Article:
Parts of Britain have been warned temperatures could rise above 35C (95F) this week, as holidaymakers are urged to stay out of the sun amid extreme hot weather that is gripping northern Europe.
Monday was the hottest day so far of 2018 with a high of 33.3C recorded at Santon Downham in Suffolk. But it is set to get even hotter, with temperatures expected to peak on Thursday and Friday thanks to a plume of air dubbed the Mediterranean Melt.
Temperatures reached a high of 31.4C (88.5F) on Tuesday as the heatwave continued across vast parts of the UK.
The Met Office said the UK hotspot was Cavendish, Suffolk, with the temperature there 23C (42.1F) higher than the lowest temperature on Tuesday: Drumnadrochit, near Loch Ness in the Highlands, at 8C (46.4F).
Hurn, Dorset, saw the most sun with 13.9 hours, while Dundrennan, Dumfries and Galloway, was the wettest with 7mm of rain.
Temperatures hovered around 21C (70F) in parts of East Anglia and London around midnight on Monday, which is around the average July day time temperature for the region of 19-23C (66-73F).
Becky Mitchell, Met Office meteorologist, said temperatures of 35C were forecast for Thursday in East Anglia and London, adding: "There's potential it could go even warmer than that."
She said the climbing temperatures were due to warm air coming up from France combined with high pressure across the country.
Video: Met Office forecast for Tuesday and week ahead
With officials warning people to stay out of the sun or at least avoid being in the sun between 11am and 3pm until Friday, tourism bosses have expressed their fury over fears it could impact their industry.
Malcolm Bell, chief executive of Visit Cornwall, said: "It’s nanny state with the biggest capital N you could possibly print."
However, a respite from the heat could come by the end of the week, when thunderstorms are expected in eastern areas.
An amber "heat health watch" warning has been issued for parts of England. These are issued when temperatures are predicted to hit 30C (86F) during the day, and 15C (59F) at night, for at least two consecutive days.
There is a 90 per cent possibility of heatwave conditions between 9am on Monday and 9am Friday in parts of England, mainly in the south and east.
What is causing hot weather and cloudless skies?
The prolonged warm, dry weather is caused by an area of high pressure sitting to the west of Britain, leaving the country basking under cloudless skies.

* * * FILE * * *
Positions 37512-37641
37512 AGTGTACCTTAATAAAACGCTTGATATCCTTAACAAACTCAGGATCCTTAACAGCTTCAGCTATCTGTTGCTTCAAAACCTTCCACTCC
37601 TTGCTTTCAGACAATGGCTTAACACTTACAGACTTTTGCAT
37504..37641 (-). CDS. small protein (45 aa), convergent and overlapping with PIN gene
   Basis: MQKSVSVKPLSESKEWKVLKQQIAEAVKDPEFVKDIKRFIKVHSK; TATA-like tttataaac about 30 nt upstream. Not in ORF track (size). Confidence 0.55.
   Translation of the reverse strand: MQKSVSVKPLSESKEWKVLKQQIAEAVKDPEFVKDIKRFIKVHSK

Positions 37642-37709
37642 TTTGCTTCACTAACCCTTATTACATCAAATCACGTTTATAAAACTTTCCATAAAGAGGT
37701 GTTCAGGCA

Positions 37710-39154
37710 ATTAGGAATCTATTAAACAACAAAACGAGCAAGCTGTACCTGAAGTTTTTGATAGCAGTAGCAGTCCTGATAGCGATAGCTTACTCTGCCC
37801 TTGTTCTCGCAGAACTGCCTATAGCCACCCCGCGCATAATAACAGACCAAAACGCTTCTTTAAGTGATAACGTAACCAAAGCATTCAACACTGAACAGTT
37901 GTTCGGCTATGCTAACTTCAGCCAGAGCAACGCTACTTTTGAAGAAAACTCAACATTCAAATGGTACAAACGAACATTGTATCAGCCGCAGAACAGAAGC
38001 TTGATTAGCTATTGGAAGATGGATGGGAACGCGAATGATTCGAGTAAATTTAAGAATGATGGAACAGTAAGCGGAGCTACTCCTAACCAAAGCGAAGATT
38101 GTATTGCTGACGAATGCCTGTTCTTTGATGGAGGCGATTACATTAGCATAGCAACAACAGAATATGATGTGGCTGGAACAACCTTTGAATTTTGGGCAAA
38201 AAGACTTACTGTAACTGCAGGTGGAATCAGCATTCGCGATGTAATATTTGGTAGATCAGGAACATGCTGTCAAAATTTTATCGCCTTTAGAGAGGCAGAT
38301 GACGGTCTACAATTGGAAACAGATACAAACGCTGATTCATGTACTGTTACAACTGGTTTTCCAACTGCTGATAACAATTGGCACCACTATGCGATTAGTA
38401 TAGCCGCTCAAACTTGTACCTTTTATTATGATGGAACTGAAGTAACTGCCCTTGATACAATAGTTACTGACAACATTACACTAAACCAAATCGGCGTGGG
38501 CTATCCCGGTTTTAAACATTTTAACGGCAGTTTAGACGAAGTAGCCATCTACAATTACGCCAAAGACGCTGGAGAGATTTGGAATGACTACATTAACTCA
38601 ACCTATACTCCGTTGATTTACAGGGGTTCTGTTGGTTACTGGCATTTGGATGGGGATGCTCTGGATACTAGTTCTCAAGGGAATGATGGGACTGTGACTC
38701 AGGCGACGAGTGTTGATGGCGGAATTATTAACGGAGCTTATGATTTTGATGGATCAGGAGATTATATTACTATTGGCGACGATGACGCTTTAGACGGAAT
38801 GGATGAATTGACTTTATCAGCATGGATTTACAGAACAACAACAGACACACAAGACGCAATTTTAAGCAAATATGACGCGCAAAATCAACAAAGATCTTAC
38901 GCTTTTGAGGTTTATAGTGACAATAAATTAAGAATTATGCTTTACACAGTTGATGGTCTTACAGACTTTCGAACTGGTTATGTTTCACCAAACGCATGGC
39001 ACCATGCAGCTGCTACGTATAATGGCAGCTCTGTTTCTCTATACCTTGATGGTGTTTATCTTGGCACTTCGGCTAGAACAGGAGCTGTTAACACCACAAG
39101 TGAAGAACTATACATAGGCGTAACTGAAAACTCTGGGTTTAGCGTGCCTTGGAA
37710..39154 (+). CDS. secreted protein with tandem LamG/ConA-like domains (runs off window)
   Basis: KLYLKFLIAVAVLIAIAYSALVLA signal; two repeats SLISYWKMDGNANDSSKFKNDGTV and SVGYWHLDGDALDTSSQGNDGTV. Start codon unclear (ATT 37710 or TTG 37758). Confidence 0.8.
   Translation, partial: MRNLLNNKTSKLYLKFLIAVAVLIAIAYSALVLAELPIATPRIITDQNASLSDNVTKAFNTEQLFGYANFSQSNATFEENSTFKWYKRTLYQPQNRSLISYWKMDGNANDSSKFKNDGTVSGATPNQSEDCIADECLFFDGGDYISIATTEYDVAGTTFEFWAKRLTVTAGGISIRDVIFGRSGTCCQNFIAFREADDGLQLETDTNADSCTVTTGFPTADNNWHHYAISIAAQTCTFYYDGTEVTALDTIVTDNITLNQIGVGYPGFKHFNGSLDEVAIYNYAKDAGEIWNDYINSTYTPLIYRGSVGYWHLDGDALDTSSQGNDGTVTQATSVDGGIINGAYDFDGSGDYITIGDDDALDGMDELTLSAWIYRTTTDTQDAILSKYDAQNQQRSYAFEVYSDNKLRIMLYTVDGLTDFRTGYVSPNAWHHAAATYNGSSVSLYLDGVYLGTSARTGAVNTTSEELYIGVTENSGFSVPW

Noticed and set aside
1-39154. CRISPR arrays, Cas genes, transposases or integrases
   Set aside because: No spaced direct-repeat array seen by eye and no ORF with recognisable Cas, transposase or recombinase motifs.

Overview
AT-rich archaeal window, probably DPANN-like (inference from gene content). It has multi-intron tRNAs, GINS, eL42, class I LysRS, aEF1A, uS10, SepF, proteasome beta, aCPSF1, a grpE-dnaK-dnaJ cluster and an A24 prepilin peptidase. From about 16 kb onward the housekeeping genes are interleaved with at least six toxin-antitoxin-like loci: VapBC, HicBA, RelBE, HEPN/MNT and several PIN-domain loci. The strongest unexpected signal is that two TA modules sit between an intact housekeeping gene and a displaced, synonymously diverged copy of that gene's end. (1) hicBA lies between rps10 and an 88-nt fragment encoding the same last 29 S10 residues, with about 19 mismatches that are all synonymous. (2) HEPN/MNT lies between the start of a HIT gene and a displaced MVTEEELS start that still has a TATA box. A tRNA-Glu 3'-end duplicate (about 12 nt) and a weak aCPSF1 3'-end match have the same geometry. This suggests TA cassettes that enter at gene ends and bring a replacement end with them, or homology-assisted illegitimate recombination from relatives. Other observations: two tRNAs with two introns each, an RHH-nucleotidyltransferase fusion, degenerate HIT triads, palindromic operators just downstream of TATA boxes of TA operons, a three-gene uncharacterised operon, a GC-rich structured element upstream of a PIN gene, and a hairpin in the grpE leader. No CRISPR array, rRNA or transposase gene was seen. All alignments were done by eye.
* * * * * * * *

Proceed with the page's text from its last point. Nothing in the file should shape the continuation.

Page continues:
Professor Peter Stott, Met Office science fellow in attribution, said global temperature rises were fuelling heatwaves, and climate models had been predicting an increase in extremely hot spells for more than a decade.
"It's coming true before our eyes," he said.
Mr Stott added: "It's quite interesting to compare the temperature anomalies with 1976.
"Back in 1976 we were having this prolonged heatwave, but much of the globe was pretty average. Now if you look at the globe, it's pretty warm."
He said the chances of having so many heatwaves across the globe this summer "must be really low" without climate change."We are loading the dice towards extreme weather," he said.
Britain tries to keep cool in heatwave, in pictures
Sales of fans soar as families struggle to cope
As householders seek to keep their cool in the prolonged heatwave, sales of fans and air purifiers are soaring.
John Lewis said sales of electrical cooling products were up 315 per cent week-on-week as weather forecasts showed no relief from the high temperatures for at least a fortnight.
Lighter low tog duvets are up 39 per cent on last year, while sales of dresses at the department store chain are up 40 per cent since the beginning of the month, and charcoal barbecue sales are up 116 per cent on last year.
Halfords has seen a surge in spending on heat-related products, with sales of car sunblinds up 280 per cent compared with last year and barbecue sales up by 723 per cent on last week.
Pharmacy chain Superdrug said it had had to reorder more stocks of of its mini fans after they sold out. It also reported that sales of tanning and bronzing products were up 26 per cent alongside a 112 per cent increase on sunscreen compared with last year.